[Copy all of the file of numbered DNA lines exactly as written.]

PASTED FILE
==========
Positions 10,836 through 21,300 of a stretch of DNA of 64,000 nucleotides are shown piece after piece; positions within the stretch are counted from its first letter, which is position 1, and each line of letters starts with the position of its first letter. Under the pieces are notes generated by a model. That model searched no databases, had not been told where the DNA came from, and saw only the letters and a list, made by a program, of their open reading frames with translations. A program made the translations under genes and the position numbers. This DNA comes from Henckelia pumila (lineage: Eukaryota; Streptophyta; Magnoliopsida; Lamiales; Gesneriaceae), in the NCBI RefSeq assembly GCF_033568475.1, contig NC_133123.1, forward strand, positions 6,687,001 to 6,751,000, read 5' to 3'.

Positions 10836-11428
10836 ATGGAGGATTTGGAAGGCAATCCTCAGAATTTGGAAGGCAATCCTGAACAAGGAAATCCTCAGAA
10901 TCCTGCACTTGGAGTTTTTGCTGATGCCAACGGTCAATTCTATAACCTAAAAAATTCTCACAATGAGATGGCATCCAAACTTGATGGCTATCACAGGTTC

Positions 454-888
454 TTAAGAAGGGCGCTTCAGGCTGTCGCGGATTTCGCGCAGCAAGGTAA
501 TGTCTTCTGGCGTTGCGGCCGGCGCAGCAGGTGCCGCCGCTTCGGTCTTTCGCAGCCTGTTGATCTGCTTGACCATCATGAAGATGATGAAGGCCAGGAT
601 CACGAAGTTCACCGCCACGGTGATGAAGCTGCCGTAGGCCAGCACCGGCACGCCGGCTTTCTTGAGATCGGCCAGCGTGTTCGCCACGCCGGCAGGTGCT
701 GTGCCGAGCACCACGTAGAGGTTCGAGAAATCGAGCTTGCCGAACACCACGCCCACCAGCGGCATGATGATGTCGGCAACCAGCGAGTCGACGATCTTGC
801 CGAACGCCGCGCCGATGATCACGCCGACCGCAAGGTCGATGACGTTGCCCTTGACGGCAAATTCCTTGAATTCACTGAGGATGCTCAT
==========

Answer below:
Positions 10,836 through 21,300 of a stretch of DNA of 64,000 nucleotides are shown piece after piece; positions within the stretch are counted from its first letter, which is position 1, and each line of letters starts with the position of its first letter. Under the pieces are notes generated by a model. That model searched no databases, had not been told where the DNA came from, and saw only the letters and a list, made by a program, of their open reading frames with translations. A program made the translations under genes and the position numbers. This DNA comes from Henckelia pumila (lineage: Eukaryota; Streptophyta; Magnoliopsida; Lamiales; Gesneriaceae), in the NCBI RefSeq assembly GCF_033568475.1, contig NC_133123.1, forward strand, positions 6,687,001 to 6,751,000, read 5' to 3'.

Positions 10836-11428
10836 ATGGAGGATTTGGAAGGCAATCCTCAGAATTTGGAAGGCAATCCTGAACAAGGAAATCCTCAGAA
10901 TCCTGCACTTGGAGTTTTTGCTGATGCCAACGGTCAATTCTATAACCTAAAAAATTCTCACAATGAGATGGCATCCAAACTTGATGGCTATCACAGGTTC

Positions 454-888
454 TTAAGAAGGGCGCTTCAGGCTGTCGCGGATTTCGCGCAGCAAGGTAA
501 TGTCTTCTGGCGTTGCGGCCGGCGCAGCAGGTGCCGCCGCTTCGGTCTTTCGCAGCCTGTTGATCTGCTTGACCATCATGAAGATGATGAAGGCCAGGAT
601 CACGAAGTTCACCGCCACGGTGATGAAGCTGCCGTAGGCCAGCACCGGCACGCCGGCTTTCTTGAGATCGGCCAGCGTGTTCGCCACGCCGGCAGGTGCT
701 GTGCCGAGCACCACGTAGAGGTTCGAGAAATCGAGCTTGCCGAACACCACGCCCACCAGCGGCATGATGATGTCGGCAACCAGCGAGTCGACGATCTTGC
801 CGAACGCCGCGCCGATGATCACGCCGACCGCAAGGTCGATGACGTTGCCCTTGACGGCAAATTCCTTGAATTCACTGAGGATGCTCAT